Revealed: Europe's Most Sustainable Dividends

Morningstar analysts have created an elite list of the best dividend payers under our coverage

James Gard 15 March, 2022 | 9:10AM
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European bank notes of different denominations

European income investors have only just recovered from the coronavirus pandemic, only to be faced with the prospect of soaring inflation.

With inflation at nearly 6% in the Eurozone and UK, many stocks’ dividend yields will fall short of price increases. Supply chain problems are also a concern, and interest rate rises due this year will also squeeze incomes, increasing debt costs and changing the investment focus away from growth stocks.

Morningstar analysts have looked at the 300+ names under our coverage for companies best placed to navigate this hostile terrain. Some 28 companies make the cut and they come from a wide range of industries.

What many have in common are pricing power, often as a result of having economic moats, low debt levels and strong cash flows.

Utilities, banks and energy firms were key dividend stocks before the pandemic, and they are still strongly represented in this list. The financial sector, for example, is still a happy hunting ground for dividend seekers. But consumer-focused firms like Hugo Boss (BOSS), BMW (BMW) and H&M (HMB) rub shoulders in our list with the likes of Tesco (TSCO) and wide-moat pharma giants Novartis (NOVN) and Sanofi (SAN).

Morningstar senior equity analyst Michael Field points out European income investors looking for sustainable high yields are faced with a wider choice than in previous years.

“Given both the rally in equity markets in 2021, which drove share prices up and dividend yields down, and the low interest-rate environment, in which investment income across sectors has been relatively hard to come by, we think income investors should be particularly encouraged by the diverse nature of the names on this list,” he says.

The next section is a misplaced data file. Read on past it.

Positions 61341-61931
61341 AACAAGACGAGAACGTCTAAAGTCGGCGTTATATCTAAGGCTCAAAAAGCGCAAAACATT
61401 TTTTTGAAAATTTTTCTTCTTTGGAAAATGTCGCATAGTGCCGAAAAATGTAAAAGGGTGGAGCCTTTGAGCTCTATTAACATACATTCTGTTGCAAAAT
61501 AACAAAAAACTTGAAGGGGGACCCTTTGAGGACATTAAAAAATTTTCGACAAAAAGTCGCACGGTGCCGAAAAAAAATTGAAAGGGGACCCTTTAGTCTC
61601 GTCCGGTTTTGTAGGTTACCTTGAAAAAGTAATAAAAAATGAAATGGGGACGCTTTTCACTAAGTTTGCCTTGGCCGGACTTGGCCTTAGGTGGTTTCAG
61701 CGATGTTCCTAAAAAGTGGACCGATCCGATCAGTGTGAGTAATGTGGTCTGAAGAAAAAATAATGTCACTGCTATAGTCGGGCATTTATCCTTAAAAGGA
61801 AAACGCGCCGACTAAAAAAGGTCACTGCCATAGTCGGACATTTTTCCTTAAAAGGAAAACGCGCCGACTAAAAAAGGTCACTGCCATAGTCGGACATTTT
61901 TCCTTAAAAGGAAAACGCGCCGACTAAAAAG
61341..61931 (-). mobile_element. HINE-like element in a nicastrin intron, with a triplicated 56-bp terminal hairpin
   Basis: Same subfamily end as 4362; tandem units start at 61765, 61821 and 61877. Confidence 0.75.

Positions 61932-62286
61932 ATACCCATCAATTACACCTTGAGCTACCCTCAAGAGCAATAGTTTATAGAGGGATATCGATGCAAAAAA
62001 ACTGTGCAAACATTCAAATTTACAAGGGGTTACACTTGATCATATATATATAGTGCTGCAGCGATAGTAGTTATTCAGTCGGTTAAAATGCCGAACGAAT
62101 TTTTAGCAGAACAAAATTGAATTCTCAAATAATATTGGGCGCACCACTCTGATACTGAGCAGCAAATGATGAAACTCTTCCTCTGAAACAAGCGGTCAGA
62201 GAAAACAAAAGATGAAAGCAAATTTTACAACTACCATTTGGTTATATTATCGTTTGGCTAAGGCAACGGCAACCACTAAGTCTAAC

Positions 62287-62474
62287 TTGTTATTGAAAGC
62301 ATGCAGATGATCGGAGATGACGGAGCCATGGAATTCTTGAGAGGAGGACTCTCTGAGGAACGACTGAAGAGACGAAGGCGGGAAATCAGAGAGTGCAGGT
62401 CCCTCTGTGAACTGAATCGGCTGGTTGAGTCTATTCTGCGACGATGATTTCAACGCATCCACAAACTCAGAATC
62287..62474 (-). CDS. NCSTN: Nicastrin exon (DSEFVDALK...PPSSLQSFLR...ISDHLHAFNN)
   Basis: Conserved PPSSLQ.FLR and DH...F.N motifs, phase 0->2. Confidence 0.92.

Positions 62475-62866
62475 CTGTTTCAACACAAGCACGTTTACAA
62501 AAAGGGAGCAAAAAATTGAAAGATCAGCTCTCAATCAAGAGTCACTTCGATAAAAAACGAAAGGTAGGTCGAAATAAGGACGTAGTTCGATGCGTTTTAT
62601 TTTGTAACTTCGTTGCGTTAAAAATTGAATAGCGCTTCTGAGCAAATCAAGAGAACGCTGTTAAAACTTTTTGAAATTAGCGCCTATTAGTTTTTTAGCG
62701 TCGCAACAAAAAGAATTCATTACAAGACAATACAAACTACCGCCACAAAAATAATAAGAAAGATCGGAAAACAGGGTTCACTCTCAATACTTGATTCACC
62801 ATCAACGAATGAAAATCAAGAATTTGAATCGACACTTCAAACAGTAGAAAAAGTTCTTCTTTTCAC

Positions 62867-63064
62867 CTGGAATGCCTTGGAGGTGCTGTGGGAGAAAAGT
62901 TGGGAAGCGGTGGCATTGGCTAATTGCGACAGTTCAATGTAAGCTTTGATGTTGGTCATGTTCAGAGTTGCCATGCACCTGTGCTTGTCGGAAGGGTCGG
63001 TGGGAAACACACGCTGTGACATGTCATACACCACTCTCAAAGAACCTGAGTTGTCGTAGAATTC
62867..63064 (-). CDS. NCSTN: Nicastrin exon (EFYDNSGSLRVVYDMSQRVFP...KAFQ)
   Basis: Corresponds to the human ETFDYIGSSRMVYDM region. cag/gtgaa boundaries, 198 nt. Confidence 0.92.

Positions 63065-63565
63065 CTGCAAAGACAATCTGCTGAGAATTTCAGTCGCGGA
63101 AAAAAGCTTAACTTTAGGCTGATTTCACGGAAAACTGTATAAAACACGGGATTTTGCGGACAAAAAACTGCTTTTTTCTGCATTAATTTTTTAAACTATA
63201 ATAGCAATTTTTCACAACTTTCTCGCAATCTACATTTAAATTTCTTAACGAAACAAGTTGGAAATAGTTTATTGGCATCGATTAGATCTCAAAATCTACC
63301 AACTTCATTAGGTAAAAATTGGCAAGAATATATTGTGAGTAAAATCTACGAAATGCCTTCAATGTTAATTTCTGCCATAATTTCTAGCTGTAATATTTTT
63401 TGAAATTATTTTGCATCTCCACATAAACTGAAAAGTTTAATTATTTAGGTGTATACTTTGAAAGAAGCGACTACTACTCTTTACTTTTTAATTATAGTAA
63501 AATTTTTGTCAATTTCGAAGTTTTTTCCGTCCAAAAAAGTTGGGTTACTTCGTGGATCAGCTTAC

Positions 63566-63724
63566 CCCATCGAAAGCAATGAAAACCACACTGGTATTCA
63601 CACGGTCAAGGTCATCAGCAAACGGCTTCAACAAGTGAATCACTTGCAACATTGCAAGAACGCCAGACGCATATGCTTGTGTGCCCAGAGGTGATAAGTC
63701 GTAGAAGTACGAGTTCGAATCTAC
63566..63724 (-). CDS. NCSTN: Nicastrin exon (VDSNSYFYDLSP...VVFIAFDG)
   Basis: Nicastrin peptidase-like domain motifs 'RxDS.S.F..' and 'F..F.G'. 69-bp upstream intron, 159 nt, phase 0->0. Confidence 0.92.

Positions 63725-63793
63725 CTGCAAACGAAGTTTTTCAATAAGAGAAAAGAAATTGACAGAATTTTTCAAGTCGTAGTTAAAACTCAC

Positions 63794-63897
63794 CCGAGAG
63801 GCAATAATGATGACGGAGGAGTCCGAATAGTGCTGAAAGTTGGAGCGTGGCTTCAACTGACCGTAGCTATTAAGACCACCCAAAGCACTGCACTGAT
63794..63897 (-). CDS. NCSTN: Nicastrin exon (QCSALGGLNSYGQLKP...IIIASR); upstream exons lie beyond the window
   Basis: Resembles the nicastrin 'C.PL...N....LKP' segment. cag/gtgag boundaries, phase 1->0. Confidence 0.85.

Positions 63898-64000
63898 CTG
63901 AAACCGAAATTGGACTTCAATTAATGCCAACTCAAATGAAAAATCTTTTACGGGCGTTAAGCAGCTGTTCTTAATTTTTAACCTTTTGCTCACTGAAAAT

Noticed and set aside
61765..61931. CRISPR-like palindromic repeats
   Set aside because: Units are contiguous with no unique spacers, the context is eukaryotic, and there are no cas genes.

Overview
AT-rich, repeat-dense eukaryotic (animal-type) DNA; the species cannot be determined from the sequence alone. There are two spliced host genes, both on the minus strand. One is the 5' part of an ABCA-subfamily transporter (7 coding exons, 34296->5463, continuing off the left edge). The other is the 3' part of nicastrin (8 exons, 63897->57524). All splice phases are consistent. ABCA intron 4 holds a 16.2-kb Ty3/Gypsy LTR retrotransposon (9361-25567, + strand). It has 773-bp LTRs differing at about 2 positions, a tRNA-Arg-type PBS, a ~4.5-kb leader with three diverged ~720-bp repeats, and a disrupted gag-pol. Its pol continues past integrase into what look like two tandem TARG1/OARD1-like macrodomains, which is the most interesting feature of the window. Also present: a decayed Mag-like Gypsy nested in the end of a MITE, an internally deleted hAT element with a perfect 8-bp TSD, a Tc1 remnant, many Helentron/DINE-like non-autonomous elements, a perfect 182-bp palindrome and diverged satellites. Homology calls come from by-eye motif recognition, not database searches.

“It is still possible to generate a solid income of 4% average dividend yield across our list without leaning too heavily on specific sectors and retaining the benefit of diversification.”

How Field's Team Did It

Here's how our team of analysts came up with its list:

  • Companies must have low or manageable financial gearing, i.e. low borrowing as a percentage of profits. That’s expressed in the column “Net debt/EBITDA”;
  • They must also have enough cash flow to finance their dividend. This is described in terms of five-year free cash flow yield. We’ve set a hurdle rate of a 3% yield for this exercise;
  • Ideally, companies must have some form of competitive advantage – 18 of our stocks have a narrow or wide economic moat.


European stocks could be well placed in the current environment, Field argues.

The European Central Bank is unlikely to be as aggressive in raising interest rates as the Federal Reserve, giving companies on the continent some headroom. But interest rate rises are likely to favour “short duration” names that focus on generating cash in the here and now. In this tough environment, indebted firms are likely to struggle further. That’s why the list screens out companies with a high level of borrowing.

Despite the risks of interest rate rises, the gap between government bond yields and corporate dividends is still vast. This makes the income-seeking investor’s life easier because bond yields are still not tempting despite recent rises.

“This argument for stocks versus bonds from an income perspective makes even more sense in Europe than the US,” Field says.

Beware Dividend Cuts

Income investors who suffered from the wave of dividend cuts in 2020 will doubtless remain on the alert for stocks that are struggling to meet payout timetables.

“Paying a dividend is one thing, but being able to pay a dividend is something else entirely,” says Field.

“We do look specifically at the cash flow projections, as opposed to earnings, for each of our stocks to ensure that there is no mismatch between what investors are expecting in the form of dividends and what companies can realistically pay with the funds they are likely to generate.”

Nothing is guaranteed in the world of investing, but Field says the latest stock screen tilts the odds in favour of those firms likely to keep paying.

“By identifying only firms with the ability to cover future dividends with cash flows, we believe we are giving ourselves the very best chance at sustainable income returns.”

The information contained within is for educational and informational purposes ONLY. It is not intended nor should it be considered an invitation or inducement to buy or sell a security or securities noted within nor should it be viewed as a communication intended to persuade or incite you to buy or sell security or securities noted within. Any commentary provided is the opinion of the author and should not be considered a personalised recommendation. The information contained within should not be a person's sole basis for making an investment decision. Please contact your financial professional before making an investment decision.

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James Gard

James Gard  is senior editor for


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